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LONDON (Reuters) - An advertising campaign designed to get illegal immigrants to leave Britain opened up a rift in the government on Monday when Prime Minister David Cameron's spokesman said it was working but his coalition partner said the idea was "offensive".
The trial campaign saw two vans drive around six London boroughs in the last week displaying billboards telling illegal immigrants to "Go Home or Face Arrest", part of a wider government crackdown aimed at reducing net migration - the numerical difference between people coming in and out of the country.
Urging people to contact the authorities "for free advice, and help with travel documents", the posters carried a big picture of a pair of handcuffs and reported how many illegal immigrants had been arrested in the last week.
Voluntary immigrant returns were the "most cost-effective" way of reducing illegal migration, officials said.
Immigration is a hot button issue in Britain, where Cameron is trying to stop an exodus of voters from his ruling Conservatives to a populist anti-immigration party before a parliamentary election in two years' time.
Conservative strategists believe the campaign will be popular with many voters, but the topic is an uncomfortable one for Cameron's junior coalition partner, the left-leaning Lib Dems.
Keen to distance themselves from the Conservatives in voters' minds before the next election, they have abandoned ideas for an amnesty for illegal immigrants and now advocate a tougher approach.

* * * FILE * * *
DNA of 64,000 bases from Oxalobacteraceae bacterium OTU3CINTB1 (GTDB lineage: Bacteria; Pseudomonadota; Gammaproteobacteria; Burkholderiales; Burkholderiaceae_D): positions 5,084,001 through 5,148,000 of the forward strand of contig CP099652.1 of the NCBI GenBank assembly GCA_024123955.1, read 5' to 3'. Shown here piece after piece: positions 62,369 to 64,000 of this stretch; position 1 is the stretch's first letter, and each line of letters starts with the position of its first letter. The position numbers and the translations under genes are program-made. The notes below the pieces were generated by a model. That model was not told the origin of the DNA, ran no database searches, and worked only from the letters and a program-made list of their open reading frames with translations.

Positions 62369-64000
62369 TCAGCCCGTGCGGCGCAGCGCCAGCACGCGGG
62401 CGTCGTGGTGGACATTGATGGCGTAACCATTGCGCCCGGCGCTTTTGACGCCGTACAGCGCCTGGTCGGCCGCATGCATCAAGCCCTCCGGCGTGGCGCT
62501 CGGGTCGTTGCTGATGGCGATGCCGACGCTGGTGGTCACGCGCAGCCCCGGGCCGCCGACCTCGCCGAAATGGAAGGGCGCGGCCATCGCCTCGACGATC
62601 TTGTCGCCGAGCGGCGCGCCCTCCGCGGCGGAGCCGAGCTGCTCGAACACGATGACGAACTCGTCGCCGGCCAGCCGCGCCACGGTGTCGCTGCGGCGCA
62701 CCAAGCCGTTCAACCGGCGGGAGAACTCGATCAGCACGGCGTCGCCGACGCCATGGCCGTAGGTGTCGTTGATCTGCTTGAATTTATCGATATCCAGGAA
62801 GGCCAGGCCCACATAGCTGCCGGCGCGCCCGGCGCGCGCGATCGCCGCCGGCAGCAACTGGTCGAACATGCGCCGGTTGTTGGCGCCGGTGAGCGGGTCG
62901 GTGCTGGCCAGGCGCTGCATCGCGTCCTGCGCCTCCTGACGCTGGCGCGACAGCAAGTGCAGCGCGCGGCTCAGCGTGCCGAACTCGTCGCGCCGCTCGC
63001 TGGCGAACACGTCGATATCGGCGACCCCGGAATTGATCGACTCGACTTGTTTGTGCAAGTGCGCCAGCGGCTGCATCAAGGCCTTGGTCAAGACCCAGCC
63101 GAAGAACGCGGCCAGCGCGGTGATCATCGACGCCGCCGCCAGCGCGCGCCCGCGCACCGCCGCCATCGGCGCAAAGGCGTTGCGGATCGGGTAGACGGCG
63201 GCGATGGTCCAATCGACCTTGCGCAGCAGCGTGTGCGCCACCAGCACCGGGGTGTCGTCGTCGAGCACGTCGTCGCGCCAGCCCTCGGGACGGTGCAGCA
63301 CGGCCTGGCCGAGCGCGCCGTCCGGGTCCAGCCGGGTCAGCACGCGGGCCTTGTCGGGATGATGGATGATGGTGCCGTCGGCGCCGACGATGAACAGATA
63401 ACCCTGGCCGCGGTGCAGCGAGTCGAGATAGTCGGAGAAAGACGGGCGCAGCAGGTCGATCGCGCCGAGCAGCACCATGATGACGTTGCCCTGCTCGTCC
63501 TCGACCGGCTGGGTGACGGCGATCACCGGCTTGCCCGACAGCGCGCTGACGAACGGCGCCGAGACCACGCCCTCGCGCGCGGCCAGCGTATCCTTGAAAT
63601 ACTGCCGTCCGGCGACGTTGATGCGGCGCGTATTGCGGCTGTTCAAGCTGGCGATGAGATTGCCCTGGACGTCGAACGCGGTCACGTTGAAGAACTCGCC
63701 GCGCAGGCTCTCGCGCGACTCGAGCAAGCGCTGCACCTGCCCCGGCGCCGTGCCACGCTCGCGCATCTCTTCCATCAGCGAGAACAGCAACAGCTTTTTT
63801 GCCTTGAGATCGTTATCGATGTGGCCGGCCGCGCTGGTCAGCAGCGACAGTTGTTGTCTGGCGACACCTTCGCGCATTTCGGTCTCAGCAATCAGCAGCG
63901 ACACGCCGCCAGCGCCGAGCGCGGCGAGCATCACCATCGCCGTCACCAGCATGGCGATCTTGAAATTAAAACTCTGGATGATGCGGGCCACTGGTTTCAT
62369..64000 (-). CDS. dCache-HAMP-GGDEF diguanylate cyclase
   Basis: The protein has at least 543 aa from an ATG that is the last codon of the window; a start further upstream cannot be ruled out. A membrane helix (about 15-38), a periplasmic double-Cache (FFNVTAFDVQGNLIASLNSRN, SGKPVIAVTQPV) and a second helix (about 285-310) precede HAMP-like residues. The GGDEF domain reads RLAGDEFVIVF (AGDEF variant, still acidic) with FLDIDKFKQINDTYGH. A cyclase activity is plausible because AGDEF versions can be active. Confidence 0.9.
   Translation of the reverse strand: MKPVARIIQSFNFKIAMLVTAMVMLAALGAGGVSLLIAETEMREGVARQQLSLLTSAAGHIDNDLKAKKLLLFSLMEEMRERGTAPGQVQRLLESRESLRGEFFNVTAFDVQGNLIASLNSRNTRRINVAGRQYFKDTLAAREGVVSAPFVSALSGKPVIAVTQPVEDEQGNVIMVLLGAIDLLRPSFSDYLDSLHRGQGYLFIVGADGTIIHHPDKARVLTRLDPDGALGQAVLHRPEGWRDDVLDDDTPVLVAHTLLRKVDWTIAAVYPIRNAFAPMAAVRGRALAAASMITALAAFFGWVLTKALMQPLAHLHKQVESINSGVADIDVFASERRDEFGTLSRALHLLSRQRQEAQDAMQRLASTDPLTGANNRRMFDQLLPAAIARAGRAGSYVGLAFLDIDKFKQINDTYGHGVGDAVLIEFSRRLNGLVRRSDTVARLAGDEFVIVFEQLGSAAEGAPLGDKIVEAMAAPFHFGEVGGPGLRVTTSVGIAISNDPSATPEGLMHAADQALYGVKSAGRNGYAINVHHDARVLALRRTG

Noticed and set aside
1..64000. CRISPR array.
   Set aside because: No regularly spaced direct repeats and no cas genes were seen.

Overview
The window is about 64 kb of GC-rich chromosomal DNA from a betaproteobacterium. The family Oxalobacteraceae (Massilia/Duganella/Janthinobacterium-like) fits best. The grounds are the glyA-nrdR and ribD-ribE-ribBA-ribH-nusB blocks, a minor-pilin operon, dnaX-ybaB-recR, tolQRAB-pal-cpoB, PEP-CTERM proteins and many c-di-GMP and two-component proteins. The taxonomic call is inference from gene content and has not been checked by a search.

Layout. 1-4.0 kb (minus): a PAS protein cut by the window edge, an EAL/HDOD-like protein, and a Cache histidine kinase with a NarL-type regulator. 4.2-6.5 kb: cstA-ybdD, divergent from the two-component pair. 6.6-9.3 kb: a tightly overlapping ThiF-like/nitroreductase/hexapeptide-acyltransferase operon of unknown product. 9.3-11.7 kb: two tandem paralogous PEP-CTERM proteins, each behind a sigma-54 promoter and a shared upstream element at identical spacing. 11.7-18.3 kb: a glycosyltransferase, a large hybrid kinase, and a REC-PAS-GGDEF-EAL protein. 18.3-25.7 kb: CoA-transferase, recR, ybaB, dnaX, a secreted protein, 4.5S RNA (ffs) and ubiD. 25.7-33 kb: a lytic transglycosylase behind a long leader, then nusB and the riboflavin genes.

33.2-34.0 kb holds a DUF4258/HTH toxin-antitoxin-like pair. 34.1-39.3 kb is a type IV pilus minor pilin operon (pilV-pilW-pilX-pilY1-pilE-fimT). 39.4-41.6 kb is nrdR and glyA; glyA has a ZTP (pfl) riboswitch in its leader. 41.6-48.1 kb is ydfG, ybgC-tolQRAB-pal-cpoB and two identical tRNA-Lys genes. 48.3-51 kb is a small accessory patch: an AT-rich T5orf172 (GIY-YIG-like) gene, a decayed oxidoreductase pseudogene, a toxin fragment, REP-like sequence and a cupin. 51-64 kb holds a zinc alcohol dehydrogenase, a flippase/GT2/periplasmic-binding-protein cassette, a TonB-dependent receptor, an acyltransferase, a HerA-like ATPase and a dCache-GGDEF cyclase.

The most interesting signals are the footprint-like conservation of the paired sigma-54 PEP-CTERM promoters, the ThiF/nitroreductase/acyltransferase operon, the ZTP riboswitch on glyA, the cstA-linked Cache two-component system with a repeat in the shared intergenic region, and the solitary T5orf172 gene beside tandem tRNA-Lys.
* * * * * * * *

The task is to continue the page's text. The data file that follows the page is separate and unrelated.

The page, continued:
But they have bridled at the ad campaign.
Business Secretary Vince Cable, a Lib Dem, called it "stupid and offensive", saying he thought it very unlikely to be continued.
"It is designed, apparently, to sort of create a sense of fear in the British population that we have a vast problem of illegal immigration. We have a problem, but it's not a vast one," Cable told the BBC's Andrew Marr Show on Sunday.
He said the Lib Dems had not been consulted about the initiative.
But a spokesman for Cameron, who is on holiday in Portugal, said on Monday that the prime minister didn't agree with Cable's criticism. "No is the short answer," the spokesman told reporters when asked whether he agreed the campaign was "stupid and offensive".
"The pilot is already working. The pilot is about targeting people who are here illegally and giving them the opportunity to leave the country voluntarily rather than be arrested, detained and removed."
The government would review the pilot's success and examine how and whether the campaign could be continued, he added, saying there had been "a great deal of interest" from illegal immigrants in the scheme.
Cameron has ruled with the Lib Dems since 2010, but the two have taken increasingly different positions on issues such as Britain's role in Europe and on reform of Britain's unelected upper house of parliament.
Many traditional supporters of the Lib Dems felt alienated when they struck a coalition deal with the Conservatives, a centre-right party, and have been further disenchanted by what they see as the coalition's "lurch to the right" on immigration and welfare policy.
Editing by Raissa Kasolowsky